Our sandstone heritage
Kent resident takes pride in cobblestone house, sandstone step
KENT – Pete Consler was driving through Hulberton about three decades ago when he saw buckled sandstone sidewalk panels. He thought they would be a nice complement to his home, a cobblestone house built in 1843.
Consler has just moved into his parents’ former cobblestone cottage home on Kent Road more than 30 years ago. Consler and his wife Joan would raise two sons in the historic house.
Consler’s father Art added sandstone steps a few years before Consler noticed the sidewalk panels. He stopped in Hulberton and the owner said he would sell them – if Consler took all the pieces.
Consler also noticed a carriage step and two hitching posts. He asked if they were for sale and the owner threw them in the deal. The owner was glad to be rid of them.
Consler had a friend help him move the heavy stone to his home, where Consler established two sandstone walkways and put the hitching posts and carriage step near the road, trying to recreate a setup from the horse-and-buggy days.
I was on Kent Road last evening to do a story on Chet Wheelock and his family’s hot air balloon ride. I drove past Wheelock’s farm and ended up at Consler’s. His property is a showcase of our cobblestone and sandstone heritage.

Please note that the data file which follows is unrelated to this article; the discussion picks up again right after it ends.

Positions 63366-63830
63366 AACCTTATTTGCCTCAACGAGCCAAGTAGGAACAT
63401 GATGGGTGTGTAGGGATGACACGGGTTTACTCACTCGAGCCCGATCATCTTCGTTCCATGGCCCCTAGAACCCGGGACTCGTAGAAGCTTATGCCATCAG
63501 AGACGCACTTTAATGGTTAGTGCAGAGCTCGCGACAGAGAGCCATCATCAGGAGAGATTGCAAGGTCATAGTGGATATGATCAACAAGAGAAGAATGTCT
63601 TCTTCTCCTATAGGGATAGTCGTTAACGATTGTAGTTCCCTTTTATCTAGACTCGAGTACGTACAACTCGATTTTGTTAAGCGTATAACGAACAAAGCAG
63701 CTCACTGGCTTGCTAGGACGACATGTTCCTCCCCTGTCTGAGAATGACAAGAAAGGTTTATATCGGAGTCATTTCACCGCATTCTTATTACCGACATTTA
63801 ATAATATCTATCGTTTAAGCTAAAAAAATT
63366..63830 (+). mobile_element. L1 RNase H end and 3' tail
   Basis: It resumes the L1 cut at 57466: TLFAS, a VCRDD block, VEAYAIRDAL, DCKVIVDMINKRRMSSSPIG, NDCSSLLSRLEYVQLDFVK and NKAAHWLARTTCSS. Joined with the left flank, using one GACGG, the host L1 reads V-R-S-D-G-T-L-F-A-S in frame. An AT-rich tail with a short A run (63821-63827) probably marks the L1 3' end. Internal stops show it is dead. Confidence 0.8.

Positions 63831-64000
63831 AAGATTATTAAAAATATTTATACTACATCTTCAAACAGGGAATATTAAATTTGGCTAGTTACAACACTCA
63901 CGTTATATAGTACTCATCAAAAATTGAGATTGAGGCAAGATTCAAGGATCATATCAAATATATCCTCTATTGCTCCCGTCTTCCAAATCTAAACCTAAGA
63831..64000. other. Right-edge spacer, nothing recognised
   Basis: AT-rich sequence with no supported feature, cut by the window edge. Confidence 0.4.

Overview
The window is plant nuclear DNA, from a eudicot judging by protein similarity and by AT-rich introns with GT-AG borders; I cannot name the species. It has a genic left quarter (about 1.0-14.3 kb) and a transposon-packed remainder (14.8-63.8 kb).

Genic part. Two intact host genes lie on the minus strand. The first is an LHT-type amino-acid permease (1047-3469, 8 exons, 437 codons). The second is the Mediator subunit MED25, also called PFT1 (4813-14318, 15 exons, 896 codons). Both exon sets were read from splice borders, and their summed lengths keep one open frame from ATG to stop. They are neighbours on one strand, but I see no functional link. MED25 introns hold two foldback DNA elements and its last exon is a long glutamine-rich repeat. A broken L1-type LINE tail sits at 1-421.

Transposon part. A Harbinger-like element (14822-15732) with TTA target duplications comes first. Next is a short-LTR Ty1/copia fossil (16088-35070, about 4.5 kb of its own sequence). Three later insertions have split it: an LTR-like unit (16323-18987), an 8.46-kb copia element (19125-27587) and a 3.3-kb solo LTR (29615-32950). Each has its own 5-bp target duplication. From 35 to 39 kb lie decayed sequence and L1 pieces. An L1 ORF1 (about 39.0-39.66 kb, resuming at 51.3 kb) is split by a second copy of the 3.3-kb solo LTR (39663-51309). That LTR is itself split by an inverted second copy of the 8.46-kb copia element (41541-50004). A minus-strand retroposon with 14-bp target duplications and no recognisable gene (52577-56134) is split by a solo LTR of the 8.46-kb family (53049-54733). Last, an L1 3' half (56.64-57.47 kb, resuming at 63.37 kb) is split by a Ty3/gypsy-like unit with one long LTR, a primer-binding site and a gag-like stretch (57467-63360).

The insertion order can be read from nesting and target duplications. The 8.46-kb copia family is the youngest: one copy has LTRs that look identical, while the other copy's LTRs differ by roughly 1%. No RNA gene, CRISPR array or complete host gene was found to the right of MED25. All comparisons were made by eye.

The house has been in his family since 1949, when his parents Art and Rose Consler bought it as a cottage. Consler remembers spending the summers in Kent, and working for a dairy farmer down the road – “Boy did I get an education.”
Consler worked as a union plumber and as a pipefitter for General Motors. He has used his skills and hard work ethic to keep up an immaculate property. He repointed all the mortar on the house and has kept many of the house’s interior pieces, including a cast-iron potbelly stove and pre-rotary phone. His wife has developed a garden that could be featured in a magazine. Pete’s mother secured the tops of two old Rochester street lights that her son fixed up and mounted in the front lawn with toned-down lights.
Consler has battled cancer five times in the past 22 years. He is thankful for each day, he said.
“I’ve been blessed to have the best doctors in the world,” he said.
Consler also traveled to Rome, and met the Pope. Consler even shook his hand. He thinks that experience has helped him survive cancer.
I told Consler about my hitching post obsession, how I’m trying to build a database of all these relics from the horse-and-buggy era. I think Orleans County may be home to more of these than anywhere else, and could be part of a draw for tourists, especially if the hitching posts and carriage steps are part of a bigger sandstone and cobblestone story.
Consler’s two posts have lettering in Italian. If anyone reads this and knows what it means, please send me a note. These are two of the most ornate posts that I’ve seen. I’d guess they were owned by a well-to-do resident of Hulberton.
Consler feels such pride in his home, he had his name etched in the carriage step, just like many families did more than a century ago.
I told him he has done a great job with the place.
(If you have a hitching post story to tell, send me an email at firstname.lastname@example.org.)